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Billings to showcase images of Ripton through 62 years of photographs

RIPTON — Hilda Billings has viewed her hometown of Ripton through a very special lens for the past 92 years.
Middlebury College’s Bread Loaf School of English held its first summer session in 1920, the year Billings was born. She has seen devastating floods rip through her community, including the big one back in 1927. And Pulitzer Prize-winning poet Robert Frost made a point visiting her once a year at her home, which doubled as the Ripton Post Office.
Area residents will be able to see Ripton through her lens — her camera lens — during a July 1 photo presentation set for 7 p.m. at the Ripton Community Church. Titled “A Photo History of Ripton, 1860 to 2000,” the show will include dozens of photos snapped by Billings during the past 62 years. Subject matter will include various shots of the Billings family, whose Ripton roots date back for generations. Her photos will also depict some historic local landmarks, as well as the rich flora and fauna and hilly terrain that has made Ripton one of the scenic jewels of the Green Mountain State.
Billings’ passion for photography began around 1950, when her then-neighbor, the late Carmen Damon, encouraged her to get a camera.
And she did — a Kodak Pony 135 that she still owns to this day.
“I don’t know if I can buy any film to go in it at this point, but it’s a treasure to me,” she said of her first camera.
She put the device to good use, capturing important moments in her family’s history. She and her late husband Malcolm had four children, including son Charles, who is helping her organize the July 1 photo presentation.
Billings was particularly interested in photographing local flowers and writing accompanying text giving details about each species. She has sold examples of her work through the Ripton Country Store.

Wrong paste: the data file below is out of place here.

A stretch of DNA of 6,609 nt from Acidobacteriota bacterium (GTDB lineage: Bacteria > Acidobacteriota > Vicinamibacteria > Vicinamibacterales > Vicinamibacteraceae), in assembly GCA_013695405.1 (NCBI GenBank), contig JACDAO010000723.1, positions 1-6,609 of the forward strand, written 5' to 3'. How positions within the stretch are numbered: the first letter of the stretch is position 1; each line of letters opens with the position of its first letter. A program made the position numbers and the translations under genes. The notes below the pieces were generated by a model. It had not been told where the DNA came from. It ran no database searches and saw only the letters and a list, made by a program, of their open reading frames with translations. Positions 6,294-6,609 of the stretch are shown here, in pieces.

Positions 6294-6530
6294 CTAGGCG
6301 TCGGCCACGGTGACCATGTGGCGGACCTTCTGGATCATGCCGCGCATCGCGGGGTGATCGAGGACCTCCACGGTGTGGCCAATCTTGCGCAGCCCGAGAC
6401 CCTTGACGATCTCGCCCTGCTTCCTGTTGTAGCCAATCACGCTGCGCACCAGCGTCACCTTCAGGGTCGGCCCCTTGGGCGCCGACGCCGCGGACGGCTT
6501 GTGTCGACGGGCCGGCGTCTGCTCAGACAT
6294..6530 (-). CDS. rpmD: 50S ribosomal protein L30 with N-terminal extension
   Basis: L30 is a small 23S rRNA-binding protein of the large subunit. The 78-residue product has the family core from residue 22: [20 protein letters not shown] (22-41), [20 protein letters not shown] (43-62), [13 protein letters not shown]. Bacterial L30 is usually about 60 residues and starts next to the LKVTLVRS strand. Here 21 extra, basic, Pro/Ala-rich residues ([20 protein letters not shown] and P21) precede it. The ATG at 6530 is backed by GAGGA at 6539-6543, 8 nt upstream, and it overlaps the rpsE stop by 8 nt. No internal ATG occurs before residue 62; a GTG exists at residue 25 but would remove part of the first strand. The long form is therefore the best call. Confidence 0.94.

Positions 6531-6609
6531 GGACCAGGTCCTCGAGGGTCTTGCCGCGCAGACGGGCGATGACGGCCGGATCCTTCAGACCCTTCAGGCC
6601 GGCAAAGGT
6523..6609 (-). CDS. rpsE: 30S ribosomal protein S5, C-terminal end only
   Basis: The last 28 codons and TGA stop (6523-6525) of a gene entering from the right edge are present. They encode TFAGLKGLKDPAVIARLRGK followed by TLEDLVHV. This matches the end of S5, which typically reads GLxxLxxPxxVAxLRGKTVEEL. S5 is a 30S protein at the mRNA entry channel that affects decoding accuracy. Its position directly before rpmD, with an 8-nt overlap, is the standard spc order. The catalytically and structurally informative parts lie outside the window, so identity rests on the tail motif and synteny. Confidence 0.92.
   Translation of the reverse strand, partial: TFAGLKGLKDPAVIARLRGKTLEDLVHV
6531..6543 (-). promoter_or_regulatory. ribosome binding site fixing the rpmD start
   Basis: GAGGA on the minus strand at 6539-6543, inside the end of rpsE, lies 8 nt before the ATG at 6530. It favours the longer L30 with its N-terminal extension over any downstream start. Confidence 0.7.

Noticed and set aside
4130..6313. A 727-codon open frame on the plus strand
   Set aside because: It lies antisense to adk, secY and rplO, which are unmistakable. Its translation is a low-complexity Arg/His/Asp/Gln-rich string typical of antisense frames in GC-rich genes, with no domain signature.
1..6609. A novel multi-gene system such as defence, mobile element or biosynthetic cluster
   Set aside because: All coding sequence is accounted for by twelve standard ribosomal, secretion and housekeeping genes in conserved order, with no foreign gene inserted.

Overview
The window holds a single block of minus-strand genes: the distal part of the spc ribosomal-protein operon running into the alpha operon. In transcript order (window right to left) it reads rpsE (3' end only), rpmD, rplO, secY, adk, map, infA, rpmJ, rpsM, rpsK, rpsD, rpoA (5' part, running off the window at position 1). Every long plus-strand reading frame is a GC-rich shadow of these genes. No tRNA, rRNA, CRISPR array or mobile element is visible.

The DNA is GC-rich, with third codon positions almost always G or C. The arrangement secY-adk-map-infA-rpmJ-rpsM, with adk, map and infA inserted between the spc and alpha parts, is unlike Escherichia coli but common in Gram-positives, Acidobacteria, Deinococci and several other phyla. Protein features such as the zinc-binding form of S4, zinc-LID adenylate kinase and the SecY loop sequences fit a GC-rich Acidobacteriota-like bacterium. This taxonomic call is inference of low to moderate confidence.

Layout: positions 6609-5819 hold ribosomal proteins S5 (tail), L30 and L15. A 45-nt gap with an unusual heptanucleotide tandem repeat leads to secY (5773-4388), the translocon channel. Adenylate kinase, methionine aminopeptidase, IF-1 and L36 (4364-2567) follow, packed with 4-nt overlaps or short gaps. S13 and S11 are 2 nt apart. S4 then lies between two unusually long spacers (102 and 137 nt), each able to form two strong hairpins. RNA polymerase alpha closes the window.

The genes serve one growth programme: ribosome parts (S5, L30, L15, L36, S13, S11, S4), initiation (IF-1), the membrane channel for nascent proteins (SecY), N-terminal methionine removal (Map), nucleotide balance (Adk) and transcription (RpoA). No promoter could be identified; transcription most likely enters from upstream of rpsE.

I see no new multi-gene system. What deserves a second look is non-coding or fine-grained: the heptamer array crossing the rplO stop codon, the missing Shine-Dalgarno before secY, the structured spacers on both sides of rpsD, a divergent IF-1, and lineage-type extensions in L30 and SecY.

After getting more adept at her craft, Billings switched cameras, graduating to the Minolta she still uses to this day. She has stuck with film, rather than digital photography — and she plans to keep on doing so as long as she has access to film.
“My children gave me a digital camera, but I haven’t mastered it,” Billings, a petite lady with a keen smile and quick wit, confessed with a chuckle.
She has boxes containing thousands of slides of photos she has taken throughout the years. When slides became impractical, she switched over to prints.
Billings took pictures of whatever tickled her fancy; and she drew much of her inspiration from Ripton’s many awe-inspiring mountain views and random clearings interspersed between large patches of forest. The Middlebury River has been a constant source of beauty and fury. She and her family had to be evacuated from their home during the flood of 1927. They relocated temporarily to what was then a local blacksmith’s shop.
She’s taken pictures of some of the town’s historic homes and farmsteads, including the Jason Billings Farm that proved a draw for Robert Frost. While Mrs. Billings and Frost were friends, she was apprehensive about taking his photo, explaining the poet shunned the limelight. She said she missed her one prime opportunity to snap his picture when the film in her camera was not loaded properly.
Organizers of the July 1 show are currently organizing the photo submissions. Billings wants the presentation to flow like a story, and she has a lot to tell. Along with living all but a decade of her 92 years in Ripton (she was born in the Chipman House Inn), Billings served as local postmaster for more than 27 years.
She still takes out the camera on occasion.
“I photograph whatever there is to photograph,” she said with a smile.
Reporter John Flowers is at [email protected].

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